What about 2022?

We are in worse shape than at this time last year.  Precipitation remains a fraction of long-term “normal.”   On April 1st, the Water Resources snow course at Phillips Station (6,800 feet) showed just 4% of normal snowpack.  The northern Sierra (all stations and elevations) showed 28% of water content within the snowpack for that date.

December, 2021 produced a new, all-time record for snowfall in the Sierra, but that is now all gone due to storms diverting elsewhere.  There is little chance that between now and the end of the precipitation year (Sept. 30th) we will get any closer to normal.

What can be done?  My favorite reminder about building more dam-based water storage (from a friend) is the statement, “Pouring concrete won’t make  it rain.”  Normally and historically, the Sierra’s snowpack has been the biggest reservoir of water for us but the increased “intermittency” of normal precipitation years is erasing that.  And this extends to forest soils, the humidity in their vicinity, and moisture levels in forest fuels themselves—all of which can influence fires and conflagrations.

 Highs are already breaking 90° in Sacramento.  This year, there is less ground moisture whose surface evaporation and plant transpiration from underground could temper that heat.  As this drier than normal season continues, we’ll experience a greater number of high temperatures with increased winds.  Both conditions combine to make fires burn hotter and to pre-heat heavy forest fuels as a fire front approaches.

Below is a montage of Sierra snowpack images, all taken on a date five weeks earlier than the image above.  There is great variation.  What can’t be shown from an image is whether or not somewhat normal rainfall followed throughout each spring.  For precision, it might be better to take a look at reservoir levels around May 15th, but we have had years in which early high heat has melted Sierra snows more quickly, or has sublimated a greater percentage of them into eastbound air flows.  [Sublimation is the direct evaporation off snowpack by evaporation, thereby skipping the phase change to liquid.]  In such cases, reservoirs would receive less runoff, unless late season rainfall were to compensate.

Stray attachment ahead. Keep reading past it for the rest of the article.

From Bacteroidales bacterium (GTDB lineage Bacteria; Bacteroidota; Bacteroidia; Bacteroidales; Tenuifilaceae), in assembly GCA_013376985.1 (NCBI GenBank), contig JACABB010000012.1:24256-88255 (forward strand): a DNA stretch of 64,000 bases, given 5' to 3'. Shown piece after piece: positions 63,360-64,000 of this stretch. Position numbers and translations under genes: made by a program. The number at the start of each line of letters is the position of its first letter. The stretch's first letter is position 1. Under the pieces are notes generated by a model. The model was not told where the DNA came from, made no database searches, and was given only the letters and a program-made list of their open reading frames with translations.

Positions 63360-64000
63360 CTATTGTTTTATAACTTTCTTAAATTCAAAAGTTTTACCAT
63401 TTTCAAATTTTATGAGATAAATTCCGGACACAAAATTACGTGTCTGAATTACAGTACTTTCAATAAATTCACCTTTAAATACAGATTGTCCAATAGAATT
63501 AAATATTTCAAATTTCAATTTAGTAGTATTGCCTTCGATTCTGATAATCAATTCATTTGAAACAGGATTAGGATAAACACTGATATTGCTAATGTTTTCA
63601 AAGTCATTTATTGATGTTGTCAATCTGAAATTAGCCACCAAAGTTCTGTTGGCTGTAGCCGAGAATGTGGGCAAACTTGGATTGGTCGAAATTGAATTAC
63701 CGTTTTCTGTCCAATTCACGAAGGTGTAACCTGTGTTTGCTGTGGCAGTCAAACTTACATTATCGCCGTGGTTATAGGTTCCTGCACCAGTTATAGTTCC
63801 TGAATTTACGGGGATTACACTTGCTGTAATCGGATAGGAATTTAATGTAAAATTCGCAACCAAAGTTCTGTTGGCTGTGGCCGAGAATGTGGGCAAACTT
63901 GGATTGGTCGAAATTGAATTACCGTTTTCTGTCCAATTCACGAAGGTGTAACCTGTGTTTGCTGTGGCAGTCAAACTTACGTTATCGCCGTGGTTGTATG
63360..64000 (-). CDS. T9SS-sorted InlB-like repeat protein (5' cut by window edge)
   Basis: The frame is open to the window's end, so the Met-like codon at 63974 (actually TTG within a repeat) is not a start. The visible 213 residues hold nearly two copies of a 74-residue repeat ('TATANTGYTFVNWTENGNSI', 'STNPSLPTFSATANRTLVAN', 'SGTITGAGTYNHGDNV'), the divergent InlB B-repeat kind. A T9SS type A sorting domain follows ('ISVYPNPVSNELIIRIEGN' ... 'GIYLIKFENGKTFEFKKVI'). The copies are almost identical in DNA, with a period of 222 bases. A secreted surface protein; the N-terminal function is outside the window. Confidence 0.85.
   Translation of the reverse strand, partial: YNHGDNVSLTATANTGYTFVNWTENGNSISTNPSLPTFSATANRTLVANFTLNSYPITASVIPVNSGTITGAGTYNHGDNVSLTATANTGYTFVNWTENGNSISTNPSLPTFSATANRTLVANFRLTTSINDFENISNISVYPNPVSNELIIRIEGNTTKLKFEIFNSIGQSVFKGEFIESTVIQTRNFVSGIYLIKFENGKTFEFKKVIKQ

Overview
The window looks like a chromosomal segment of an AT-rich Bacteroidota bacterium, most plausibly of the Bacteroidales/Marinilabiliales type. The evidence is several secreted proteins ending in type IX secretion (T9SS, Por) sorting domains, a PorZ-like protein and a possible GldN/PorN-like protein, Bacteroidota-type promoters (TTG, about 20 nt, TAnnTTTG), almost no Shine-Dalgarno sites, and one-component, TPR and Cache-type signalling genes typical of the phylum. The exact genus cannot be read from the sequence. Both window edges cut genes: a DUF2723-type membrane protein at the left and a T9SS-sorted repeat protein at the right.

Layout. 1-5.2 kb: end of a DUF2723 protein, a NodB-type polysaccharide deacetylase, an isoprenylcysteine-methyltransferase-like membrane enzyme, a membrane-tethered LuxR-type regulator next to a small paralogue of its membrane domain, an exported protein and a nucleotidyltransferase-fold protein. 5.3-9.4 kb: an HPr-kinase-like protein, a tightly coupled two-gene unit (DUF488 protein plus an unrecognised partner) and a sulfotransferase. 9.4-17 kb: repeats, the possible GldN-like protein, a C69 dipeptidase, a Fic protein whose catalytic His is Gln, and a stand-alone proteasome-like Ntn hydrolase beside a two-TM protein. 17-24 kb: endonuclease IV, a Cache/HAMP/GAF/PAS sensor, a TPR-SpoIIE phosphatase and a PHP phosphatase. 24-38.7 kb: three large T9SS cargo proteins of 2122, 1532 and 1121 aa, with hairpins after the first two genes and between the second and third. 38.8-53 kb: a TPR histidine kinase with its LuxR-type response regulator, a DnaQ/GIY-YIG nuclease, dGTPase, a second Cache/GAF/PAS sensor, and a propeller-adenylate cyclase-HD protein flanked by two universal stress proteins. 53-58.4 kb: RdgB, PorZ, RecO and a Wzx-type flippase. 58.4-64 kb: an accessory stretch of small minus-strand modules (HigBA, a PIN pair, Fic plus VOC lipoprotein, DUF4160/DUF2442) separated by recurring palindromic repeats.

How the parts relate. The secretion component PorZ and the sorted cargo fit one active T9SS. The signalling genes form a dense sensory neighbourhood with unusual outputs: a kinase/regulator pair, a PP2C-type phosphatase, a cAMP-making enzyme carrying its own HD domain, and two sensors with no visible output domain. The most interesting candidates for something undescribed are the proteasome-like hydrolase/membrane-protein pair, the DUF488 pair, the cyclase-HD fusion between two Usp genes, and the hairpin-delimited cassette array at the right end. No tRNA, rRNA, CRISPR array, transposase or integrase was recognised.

A fast dry out is always possible and can change fire danger very quickly.  We must work harder to be ready for that. 

Positive steps-

We can’t control daily weather or the changes in climate that are bending historical normal seasons into various records.  There is likely some level of climate change already “baked-in” to our system.  

[Carbon dioxide levels are proven to be far higher now than at any time in the last 800,000 years, courtesy of air bubble analysis from Greenland ice cores.  So this means that the industrial revolution, increased world population, and higher living standards since, are responsible for the rise.]

But relative to wildfire, things are a bit different.  We cannot control or stop ignition events but there are two other things we can do.